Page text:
• Counseling, advisement, and placement of new and ongoing students
• Working with departments and divisions in other disciplines
• Revising programs and curricula
• Staff development, including Best Teaching Practices
• Institutional and individual research
• A faculty resource guide of all programs and services for students in developmental programs
83% of entering students at De Anza place into developmental reading and writing classes. An informal survey by the Chair of the ESL department has identified over 60 different languages spoken by De Anza students.
The staff development group has already created, and is continuing to add to a resource of Best Practices, providing faculty with a set of categories and a format for reporting their practice. An ongoing project for this group is the compilation of a reference bank of materials for English, and ESL instructors, especially new faculty, to utilize.
The research group created a sociolingistic language survey administered in classrooms to over 2000 students Fall, 2001. The data is currently being compiled and analyzed and will provide information about the language and cultural background of students never before available.
The faculty resource guide, a 50-page resource handbook that gives helpful specific information about 28 student services on and off campus, has been completed and is being prepared for publication to faculty.
The DTF has instituted faculty in-service presentations and trainings, such as Educational Diagnostic Services and Disabled Student Services, to help instructors recognize a variety of learning styles and learn appropriate instructional techniques to include affected students.
Links with colleagues in support services have been established, including with two other college instructional initiatives: the Learning Communities program and the Communicating across the Curriculum program.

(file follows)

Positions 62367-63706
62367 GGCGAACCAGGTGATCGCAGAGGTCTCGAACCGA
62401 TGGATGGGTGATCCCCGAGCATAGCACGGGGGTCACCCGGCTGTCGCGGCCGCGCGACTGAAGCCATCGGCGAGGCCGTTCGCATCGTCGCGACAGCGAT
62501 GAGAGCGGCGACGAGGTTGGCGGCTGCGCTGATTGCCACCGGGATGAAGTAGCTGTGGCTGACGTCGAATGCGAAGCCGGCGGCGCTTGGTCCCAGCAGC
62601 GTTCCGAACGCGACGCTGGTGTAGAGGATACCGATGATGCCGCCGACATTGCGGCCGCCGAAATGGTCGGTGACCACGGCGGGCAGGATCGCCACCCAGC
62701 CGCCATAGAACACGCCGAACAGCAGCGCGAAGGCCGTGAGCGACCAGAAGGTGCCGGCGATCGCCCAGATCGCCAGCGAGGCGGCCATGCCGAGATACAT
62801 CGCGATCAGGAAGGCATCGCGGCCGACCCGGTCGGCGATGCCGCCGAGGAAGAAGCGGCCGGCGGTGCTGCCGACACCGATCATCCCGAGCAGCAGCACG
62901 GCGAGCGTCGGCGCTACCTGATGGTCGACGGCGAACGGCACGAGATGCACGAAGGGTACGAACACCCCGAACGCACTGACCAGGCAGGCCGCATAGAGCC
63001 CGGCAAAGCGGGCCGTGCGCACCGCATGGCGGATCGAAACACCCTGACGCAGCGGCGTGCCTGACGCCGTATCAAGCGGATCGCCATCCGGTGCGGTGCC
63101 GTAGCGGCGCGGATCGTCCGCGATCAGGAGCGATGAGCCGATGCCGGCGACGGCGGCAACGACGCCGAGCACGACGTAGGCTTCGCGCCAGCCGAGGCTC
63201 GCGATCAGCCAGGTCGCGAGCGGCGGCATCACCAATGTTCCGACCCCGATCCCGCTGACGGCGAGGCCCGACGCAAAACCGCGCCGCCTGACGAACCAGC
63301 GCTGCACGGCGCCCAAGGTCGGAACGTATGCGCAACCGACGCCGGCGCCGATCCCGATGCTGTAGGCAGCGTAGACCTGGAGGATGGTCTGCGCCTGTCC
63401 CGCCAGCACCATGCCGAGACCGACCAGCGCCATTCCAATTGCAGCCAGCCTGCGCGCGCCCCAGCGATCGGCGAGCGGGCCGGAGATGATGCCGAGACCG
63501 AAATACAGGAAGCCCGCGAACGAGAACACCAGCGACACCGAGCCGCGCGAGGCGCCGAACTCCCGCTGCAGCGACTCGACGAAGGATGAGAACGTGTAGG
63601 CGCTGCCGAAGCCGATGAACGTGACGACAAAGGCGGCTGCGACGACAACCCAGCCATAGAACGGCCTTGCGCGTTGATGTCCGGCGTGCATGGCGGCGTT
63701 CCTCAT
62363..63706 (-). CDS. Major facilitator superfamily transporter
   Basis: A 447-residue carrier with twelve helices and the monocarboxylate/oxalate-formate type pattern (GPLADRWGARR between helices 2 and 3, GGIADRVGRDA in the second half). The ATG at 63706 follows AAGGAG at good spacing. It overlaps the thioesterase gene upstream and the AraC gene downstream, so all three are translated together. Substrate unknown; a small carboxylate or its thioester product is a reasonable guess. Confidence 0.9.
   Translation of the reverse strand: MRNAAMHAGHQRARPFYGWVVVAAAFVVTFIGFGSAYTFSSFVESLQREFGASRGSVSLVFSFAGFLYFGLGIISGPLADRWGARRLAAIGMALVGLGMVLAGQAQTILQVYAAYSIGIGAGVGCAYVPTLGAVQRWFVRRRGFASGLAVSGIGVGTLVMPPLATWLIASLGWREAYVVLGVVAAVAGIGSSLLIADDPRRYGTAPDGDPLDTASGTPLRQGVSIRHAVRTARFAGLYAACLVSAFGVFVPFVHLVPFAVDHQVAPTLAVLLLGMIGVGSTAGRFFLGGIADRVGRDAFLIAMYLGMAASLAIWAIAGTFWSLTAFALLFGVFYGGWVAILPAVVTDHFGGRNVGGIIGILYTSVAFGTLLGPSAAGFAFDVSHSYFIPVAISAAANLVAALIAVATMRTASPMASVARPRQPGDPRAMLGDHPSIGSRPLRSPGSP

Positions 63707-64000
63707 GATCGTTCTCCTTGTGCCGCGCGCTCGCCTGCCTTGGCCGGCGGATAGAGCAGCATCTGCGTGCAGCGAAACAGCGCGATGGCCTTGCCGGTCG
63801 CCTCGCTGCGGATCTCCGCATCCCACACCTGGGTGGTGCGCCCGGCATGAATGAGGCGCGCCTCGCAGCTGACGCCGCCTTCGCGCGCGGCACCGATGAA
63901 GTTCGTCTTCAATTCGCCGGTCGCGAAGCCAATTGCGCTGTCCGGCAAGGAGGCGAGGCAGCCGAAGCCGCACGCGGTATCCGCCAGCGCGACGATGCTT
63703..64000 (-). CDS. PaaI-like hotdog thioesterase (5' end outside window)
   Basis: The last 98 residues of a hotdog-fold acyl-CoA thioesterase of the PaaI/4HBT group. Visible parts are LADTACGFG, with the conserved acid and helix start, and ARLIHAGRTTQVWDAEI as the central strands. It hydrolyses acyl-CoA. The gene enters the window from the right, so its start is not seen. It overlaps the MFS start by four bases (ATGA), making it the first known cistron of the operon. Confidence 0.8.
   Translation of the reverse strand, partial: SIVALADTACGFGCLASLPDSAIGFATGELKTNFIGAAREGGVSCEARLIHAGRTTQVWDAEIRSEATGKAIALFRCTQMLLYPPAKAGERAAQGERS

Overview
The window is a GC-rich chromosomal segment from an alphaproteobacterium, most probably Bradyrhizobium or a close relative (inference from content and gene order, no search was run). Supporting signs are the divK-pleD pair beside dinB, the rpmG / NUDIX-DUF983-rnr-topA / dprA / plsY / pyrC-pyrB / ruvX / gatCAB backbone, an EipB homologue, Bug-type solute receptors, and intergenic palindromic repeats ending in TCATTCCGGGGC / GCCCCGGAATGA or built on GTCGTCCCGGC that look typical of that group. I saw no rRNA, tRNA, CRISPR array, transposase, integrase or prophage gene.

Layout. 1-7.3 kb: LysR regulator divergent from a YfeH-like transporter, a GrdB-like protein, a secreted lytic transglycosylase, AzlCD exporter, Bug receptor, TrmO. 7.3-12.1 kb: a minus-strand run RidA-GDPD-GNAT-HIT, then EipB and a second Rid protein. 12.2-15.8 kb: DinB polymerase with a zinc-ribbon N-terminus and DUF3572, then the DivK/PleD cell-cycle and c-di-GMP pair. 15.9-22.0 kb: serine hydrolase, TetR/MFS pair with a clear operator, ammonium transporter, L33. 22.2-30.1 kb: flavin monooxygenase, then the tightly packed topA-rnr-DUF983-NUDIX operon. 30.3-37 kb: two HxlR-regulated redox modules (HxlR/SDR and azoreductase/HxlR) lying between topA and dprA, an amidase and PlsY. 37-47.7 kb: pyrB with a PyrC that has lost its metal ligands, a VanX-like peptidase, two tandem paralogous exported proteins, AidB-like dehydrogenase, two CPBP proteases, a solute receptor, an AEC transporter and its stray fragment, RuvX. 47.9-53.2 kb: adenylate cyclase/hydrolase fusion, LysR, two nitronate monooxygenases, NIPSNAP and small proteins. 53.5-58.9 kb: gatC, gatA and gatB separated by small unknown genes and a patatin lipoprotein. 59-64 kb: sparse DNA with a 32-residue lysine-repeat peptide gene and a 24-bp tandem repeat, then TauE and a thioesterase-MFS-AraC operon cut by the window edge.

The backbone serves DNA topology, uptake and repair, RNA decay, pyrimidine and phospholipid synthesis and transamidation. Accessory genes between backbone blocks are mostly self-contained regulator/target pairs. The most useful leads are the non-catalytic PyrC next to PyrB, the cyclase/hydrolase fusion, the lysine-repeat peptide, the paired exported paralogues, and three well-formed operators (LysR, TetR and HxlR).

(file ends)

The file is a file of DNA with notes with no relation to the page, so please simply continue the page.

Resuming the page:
The emphasis has been on getting resources and surveys in place. Evaluation of the initiatives will be part of this year’s retreats. In the past two years, the English, and ESL departments have hired 11 new faculty, all of whom teach developmental courses. One measure of success has been the hiring of instructors who are knowledgeable and sensitive to the needs of students in developmental programs. Another measure of success will be effective integration of these new faculty into the developmental program.
Student evaluations and student surveys indicate the overwhelming success of increased understanding of the student population and more effective methods of teaching reading and writing in terms of student retention and greater levels of student success.
The Developmental Task Force was initiated by teaching faculty and key colleagues in counseling and instructional services programs. College administration has been strongly supportive of the DTF providing support for regular retreats off-campus and meeting the costs of publications. Based on this first round of accomplishments, the DTF will now seek grant funding to support more extensive training for faculty, including part-time faculty.
Faculty have begun the process of observing each other in the classroom in a non-evaluative and information-sharing environment. The enthusiasm of over extended faculty for this activity has been remarkable. The members of DTF plan to continue observations and compile information learned from each other with the larger group.
All processes that are in place will continue and will be evaluated for its effectiveness at regular meetings and retreats.